FIGS. 10 and 11 show another embodiment of the invention to control the resetting of the operation after a power outage; and
FIG. 12 is a partial wiring diagram of a prior art circuit modified in accordance with the teachings of this invention to control the restoration of each urinal and/or for each installation to control when flush water is to be supplied.
DESCRIPTION OF THE PREFERRED EMBODIMENTS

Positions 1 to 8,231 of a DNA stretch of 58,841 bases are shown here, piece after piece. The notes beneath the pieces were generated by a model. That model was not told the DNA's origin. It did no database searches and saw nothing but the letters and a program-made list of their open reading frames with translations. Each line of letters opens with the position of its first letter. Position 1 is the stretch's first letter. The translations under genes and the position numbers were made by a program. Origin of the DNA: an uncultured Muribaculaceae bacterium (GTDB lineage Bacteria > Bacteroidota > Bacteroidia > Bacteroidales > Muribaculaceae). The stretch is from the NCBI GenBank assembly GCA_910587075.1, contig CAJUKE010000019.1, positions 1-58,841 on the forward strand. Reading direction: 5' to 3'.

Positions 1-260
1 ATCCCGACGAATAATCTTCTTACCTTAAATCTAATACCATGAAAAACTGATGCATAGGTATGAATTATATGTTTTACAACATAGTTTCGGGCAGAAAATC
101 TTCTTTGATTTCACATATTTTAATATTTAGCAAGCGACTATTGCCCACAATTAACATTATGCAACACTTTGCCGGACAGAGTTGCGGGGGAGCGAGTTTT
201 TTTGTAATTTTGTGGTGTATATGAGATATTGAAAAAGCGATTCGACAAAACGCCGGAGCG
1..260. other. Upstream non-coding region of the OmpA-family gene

Referring now in particular to FIGS. 1 and 2 of the drawing which shows a conventional sanitary disposal device, such as urinal 1 in combination with an infrared radiation sensor circuitry system 2 in accordance with the present invention. Urinal 1 is positioned on wall 3 together with outlet 4 to drain exhausted spent flush water into a conventional drain (not shown). Flush valve 5 is coupled with system 2 indicated as circuitry and with water quantity control solenoid 6 to generallyillustrate the control for flush valve 5. Water inlet 7 to urinal 1 is shown conventionally. Infrared lens transmitter and detector system generally indicated with reference 8 is shown as comprising a first lens 8a and a second lens 8b, each lens beinggenerally held and supported by wall 3, and while it is shown clearly visible, it can also be hidden from view by a suitable decorating system. Line 9 generally indicates the circuitry from the sensor circuitry system 2 and infrared lens transmitter anddetector system 8. Lines 9a and 9b between lens 8a and 8b, respectively, circuitry 2 provides for a separate line 9a for generally indicating infrared transmission from circuitry 2 to lens 8a and a separate line 9b for generally indicating reception bycircuitry 2 from lens 8b of an infrared ray transmitted by circuitry 2 through lens 8a, as will be explained further hereinafter. For purposes of the present invention, it is proposed that lenses 8a and 8b be separate filters and, in effect, isolatedfrom each other so that the only relationship is that 8b will receive a reflected ray transmitted from 8a and reflected from a preselected position.